The Surprising Things You Can't Do to the Twitter Logo

Are you misusing the Twitter bird?

Cartoon birds with speech bubbles on wire
SEAN GLADWELL / Getty Images

After researching this article, we're not even sure we're allowed to use the Twitter bird logo at all, so we're just going to start this off with some pretty, colored, non-Twitter birds.

Like most companies, copyrights abound at Twitter. Some companies have internal stylesheets that reflect how they want you to speak about the company, and how images are displayed, and even how you can reference another business or human — Twitter has public ones. As we all know, if you put something out there publicly, on some level misuse and abuse will occur.

This is why Twitter, a pretty darn public and easily abused company, has a few rules of their own. To start, you must always capitalize the T in Tweet.

When it comes to Larry the Twitter bird, however, things get even more serious. After all, “Twitter is the bird, and the bird is Twitter,” Twitter wrote on their blog after their 2012 rebranding. Twitter now goes by a symbol (kind of like the late Prince).

So, here are the rules, if you're ever brave enough do something with their logo (which you may not be after getting through this list).

Twitter's Icon Usage Rules and Regulations

  • Blue or white — Don't even think of making it red or green for Christmas — Larry doesn't believe in Santa Claus.
  • Don't bump the bird up against anything else — Twitter requires you to "maintain a safety space that equals 200 percent the size of the square around the bird."
  • Don't suggest a relationship — Unless you are affiliated with Twitter in any way and have their permission, don't even suggest Twitter has anything to do with you. Don't put your logos near each other, and don't add it to contest pages (this can suggest that Twitter endorses it).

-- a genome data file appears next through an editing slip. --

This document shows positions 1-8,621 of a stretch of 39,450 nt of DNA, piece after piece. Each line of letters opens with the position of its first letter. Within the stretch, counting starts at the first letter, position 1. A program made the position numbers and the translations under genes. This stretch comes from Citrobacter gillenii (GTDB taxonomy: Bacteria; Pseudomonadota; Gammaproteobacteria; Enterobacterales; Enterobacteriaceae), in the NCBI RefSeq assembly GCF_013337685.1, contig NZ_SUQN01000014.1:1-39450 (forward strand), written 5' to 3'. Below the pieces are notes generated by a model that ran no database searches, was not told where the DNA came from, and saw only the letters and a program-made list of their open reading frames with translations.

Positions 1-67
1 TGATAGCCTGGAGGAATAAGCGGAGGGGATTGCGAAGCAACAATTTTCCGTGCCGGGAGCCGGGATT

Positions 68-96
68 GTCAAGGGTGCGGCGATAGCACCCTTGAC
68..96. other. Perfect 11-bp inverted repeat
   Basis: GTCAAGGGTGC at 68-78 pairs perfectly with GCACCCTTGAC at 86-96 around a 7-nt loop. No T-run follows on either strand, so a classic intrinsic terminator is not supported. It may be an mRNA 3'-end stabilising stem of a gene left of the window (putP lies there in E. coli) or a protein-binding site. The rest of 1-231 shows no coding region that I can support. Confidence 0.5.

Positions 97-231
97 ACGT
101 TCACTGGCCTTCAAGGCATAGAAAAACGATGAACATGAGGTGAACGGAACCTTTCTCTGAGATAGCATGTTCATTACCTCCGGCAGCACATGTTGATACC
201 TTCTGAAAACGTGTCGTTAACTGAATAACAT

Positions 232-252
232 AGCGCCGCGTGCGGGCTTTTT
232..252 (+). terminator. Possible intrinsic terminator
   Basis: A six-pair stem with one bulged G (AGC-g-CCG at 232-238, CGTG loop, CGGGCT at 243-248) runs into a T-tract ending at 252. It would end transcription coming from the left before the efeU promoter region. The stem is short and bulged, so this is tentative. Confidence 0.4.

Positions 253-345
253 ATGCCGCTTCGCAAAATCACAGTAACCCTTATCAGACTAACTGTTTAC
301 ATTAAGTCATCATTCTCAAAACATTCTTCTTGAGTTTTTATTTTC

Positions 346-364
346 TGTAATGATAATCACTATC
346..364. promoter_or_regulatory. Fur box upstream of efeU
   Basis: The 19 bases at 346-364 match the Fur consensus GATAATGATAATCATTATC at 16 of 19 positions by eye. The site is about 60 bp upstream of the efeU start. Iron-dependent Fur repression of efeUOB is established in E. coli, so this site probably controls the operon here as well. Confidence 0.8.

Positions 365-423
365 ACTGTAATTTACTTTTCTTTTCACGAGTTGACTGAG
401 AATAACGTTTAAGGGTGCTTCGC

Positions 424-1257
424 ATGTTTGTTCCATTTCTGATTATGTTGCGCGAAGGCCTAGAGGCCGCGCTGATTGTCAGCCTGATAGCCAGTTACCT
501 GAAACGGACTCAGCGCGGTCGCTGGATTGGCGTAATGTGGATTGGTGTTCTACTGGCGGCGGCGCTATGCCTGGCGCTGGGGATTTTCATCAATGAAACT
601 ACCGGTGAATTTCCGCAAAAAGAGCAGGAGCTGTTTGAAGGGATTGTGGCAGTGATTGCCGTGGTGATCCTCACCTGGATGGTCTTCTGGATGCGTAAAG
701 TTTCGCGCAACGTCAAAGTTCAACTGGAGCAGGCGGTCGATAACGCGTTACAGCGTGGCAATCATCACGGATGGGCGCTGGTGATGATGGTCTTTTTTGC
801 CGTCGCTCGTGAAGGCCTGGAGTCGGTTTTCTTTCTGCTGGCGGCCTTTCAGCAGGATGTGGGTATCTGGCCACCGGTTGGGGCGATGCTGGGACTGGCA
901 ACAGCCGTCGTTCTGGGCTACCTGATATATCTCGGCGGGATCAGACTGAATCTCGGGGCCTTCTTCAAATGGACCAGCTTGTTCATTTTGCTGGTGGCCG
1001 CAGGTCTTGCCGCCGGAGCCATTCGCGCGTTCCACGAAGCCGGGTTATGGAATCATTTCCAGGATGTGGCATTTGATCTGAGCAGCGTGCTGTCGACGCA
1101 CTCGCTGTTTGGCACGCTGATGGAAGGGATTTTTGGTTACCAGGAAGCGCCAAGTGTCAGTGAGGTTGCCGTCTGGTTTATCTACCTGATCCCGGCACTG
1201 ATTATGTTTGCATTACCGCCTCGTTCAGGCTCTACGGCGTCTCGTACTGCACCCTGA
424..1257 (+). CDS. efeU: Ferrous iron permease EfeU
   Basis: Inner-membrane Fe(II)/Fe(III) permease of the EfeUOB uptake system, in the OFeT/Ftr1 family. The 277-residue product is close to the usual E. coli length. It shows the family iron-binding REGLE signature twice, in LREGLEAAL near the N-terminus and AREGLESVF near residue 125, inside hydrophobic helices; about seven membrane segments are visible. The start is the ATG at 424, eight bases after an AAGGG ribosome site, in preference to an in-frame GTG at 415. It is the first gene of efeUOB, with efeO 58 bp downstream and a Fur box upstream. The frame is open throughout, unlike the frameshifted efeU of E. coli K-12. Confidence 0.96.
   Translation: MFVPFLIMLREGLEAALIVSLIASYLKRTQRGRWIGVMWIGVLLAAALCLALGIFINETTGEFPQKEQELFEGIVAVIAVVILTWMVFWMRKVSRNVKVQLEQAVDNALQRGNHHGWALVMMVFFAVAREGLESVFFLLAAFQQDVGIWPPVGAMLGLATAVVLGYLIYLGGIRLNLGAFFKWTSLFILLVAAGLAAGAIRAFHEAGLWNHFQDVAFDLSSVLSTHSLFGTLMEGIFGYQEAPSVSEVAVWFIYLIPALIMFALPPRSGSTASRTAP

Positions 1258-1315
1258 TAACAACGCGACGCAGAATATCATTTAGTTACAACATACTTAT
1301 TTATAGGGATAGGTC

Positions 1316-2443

• Keep the bird upright — Twitter has easy to download files of the Twitter logo for you to use. (But don't rotate it, for goodness sake.)
  • Don't invite any feathered friends — Don't place the Twitter bird in a flock of other birds.
  • Don't animate the bird — Larry doesn't fly — so don't try to get the guy to flap his wings!
  • Don't use any ancestors — Twitter requests that you also forget any and all other logos and birds previously in use by Twitter. Do not publish them ever — only use the most current version of the Twitter bird.
  • Don't put the bird on the cover of your book — Even if it's about Twitter, don't use the logo.
  • Don't emphasize Twitter's play in your promotion — Don't make Twitter's bird larger than your own logo.
  • Don't use the bird as your background — They know you love Twitter and all, but one bird is enough, and it's right in the top-center of your Twitter homepage.
  • Don't create your own "Tweet" and "Follow" buttons — Twitter says that unless technically necessary, you should be using the buttons they've created for you. And if you have to, use this version of the Twitter bird.

It may seem like micromanagement, but if people go around posting old versions of their logo, the internet will get confused. If people start using Twitter's logo within their own logos, Twitter apps will start getting more downloads than the native app. In short, they're simply protecting their brand. We don't know if they really follow up and scold people (except, probably, businesses-making Twitter apps) but the rules are in place for a reason.

Acceptable Usage Guidelines

On the plus side, Twitter does want you to be able to promote them, so they do have some "yes this is totally cool with us" guidelines:

  • Equal sizing — In print, you're allowed to use the Twitter bird next to your @username or say "follow us/me on Twitter." However, the logo must match the same size as your # or @ symbol.
  • Attribution — If you want to source a Tweet in print, you can do so by formatting it to look like a Tweet and putting the small Twitter bird logo next to the @username. The bird should be the same size as the text. Online, just embed the Tweet.

And that's more or less it. If you ever wanted to know if you're screwing something up, according to Twitter, the answer is probably yes.